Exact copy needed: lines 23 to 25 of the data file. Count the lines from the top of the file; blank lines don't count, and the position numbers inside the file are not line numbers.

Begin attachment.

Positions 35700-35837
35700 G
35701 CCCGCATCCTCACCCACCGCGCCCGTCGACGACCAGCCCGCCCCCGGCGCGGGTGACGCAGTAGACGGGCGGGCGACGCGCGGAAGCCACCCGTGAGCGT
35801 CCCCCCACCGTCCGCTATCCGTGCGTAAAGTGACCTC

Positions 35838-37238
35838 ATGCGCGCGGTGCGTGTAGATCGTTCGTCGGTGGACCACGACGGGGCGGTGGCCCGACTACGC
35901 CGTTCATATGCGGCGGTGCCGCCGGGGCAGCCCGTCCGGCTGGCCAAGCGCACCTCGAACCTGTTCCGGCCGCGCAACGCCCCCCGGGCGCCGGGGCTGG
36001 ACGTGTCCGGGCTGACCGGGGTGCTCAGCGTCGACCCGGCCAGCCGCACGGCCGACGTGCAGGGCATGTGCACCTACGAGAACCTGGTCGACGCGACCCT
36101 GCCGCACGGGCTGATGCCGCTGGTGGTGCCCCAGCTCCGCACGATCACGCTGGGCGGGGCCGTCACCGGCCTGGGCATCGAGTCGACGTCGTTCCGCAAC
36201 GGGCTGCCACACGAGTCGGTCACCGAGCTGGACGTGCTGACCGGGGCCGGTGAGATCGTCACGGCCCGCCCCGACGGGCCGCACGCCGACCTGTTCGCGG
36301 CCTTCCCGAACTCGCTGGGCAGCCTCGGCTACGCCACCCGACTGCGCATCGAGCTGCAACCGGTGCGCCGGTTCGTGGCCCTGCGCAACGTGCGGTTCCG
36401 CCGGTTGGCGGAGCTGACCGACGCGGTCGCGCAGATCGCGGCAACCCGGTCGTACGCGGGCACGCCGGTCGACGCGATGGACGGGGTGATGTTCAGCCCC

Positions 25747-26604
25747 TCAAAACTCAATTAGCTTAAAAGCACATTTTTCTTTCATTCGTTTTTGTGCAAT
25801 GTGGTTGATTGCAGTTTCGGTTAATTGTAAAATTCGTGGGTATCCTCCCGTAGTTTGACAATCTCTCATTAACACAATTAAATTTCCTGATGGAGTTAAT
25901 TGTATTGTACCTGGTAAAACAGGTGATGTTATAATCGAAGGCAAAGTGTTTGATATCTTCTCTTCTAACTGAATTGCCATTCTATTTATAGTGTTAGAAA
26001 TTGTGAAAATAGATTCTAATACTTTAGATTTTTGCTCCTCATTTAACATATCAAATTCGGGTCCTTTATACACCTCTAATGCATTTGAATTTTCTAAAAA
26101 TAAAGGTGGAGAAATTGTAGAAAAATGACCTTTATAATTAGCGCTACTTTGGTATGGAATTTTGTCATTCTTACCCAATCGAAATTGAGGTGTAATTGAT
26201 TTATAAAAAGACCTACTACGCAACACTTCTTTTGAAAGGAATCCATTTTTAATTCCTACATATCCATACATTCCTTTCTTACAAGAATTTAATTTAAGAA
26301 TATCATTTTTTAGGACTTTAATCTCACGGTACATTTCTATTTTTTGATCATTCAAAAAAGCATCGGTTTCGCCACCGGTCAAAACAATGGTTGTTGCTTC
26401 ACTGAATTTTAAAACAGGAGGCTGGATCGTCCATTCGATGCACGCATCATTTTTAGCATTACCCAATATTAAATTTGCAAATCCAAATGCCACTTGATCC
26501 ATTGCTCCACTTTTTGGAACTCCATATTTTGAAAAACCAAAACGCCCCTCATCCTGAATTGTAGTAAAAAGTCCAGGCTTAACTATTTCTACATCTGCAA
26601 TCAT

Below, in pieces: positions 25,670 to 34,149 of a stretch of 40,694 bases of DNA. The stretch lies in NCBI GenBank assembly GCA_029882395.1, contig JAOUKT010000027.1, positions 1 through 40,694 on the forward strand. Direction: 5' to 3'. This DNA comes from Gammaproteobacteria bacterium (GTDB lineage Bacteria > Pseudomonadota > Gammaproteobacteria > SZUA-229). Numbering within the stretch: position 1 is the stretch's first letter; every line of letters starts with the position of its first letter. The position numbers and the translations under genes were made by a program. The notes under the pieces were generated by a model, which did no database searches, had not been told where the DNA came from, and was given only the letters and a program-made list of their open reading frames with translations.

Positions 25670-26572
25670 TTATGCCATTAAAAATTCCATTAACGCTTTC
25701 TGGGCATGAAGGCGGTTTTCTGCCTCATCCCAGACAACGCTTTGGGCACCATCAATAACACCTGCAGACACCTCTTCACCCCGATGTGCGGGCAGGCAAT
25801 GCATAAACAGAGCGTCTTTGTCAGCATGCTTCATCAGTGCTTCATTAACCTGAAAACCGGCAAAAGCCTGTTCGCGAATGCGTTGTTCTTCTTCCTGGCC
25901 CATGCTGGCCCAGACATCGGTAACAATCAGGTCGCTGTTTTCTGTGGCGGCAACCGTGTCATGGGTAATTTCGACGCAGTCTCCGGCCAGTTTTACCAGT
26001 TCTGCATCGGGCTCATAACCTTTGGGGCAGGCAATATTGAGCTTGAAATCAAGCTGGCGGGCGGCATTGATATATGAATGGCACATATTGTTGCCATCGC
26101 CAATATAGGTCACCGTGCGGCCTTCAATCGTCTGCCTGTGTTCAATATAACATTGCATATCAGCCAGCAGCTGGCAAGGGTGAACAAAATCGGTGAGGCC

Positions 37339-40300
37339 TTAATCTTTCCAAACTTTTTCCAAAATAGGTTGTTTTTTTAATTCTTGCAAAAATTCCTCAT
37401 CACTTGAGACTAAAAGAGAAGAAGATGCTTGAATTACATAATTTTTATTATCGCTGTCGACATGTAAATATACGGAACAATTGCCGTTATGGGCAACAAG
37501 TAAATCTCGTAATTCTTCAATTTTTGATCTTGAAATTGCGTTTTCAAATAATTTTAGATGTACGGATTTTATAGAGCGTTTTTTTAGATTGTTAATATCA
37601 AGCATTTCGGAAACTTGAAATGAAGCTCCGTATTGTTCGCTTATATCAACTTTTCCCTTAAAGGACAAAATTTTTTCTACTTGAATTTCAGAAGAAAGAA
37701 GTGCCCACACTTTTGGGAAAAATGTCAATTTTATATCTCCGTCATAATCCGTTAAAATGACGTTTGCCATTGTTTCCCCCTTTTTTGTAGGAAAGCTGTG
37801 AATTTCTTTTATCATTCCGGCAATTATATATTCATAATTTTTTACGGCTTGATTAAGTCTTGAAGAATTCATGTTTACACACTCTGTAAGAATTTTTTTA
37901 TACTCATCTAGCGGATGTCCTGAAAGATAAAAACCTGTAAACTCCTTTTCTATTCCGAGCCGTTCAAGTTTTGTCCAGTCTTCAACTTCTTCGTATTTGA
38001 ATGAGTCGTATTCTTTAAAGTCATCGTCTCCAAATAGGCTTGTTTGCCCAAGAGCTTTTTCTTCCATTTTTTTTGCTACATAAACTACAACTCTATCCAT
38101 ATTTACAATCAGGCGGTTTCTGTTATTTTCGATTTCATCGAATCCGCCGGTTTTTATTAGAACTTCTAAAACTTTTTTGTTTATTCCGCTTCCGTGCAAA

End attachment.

26601 TCAT

Below, in pieces: positions 25,670 to 34,149 of a stretch of 40,694 bases of DNA. The stretch lies in NCBI GenBank assembly GCA_029882395.1, contig JAOUKT010000027.1, positions 1 through 40,694 on the forward strand. Direction: 5' to 3'. This DNA comes from Gammaproteobacteria bacterium (GTDB lineage Bacteria > Pseudomonadota > Gammaproteobacteria > SZUA-229). Numbering within the stretch: position 1 is the stretch's first letter; every line of letters starts with the position of its first letter. The position numbers and the translations under genes were made by a program. The notes under the pieces were generated by a model, which did no database searches, had not been told where the DNA came from, and was given only the letters and a program-made list of their open reading frames with translations.

Positions 25670-26572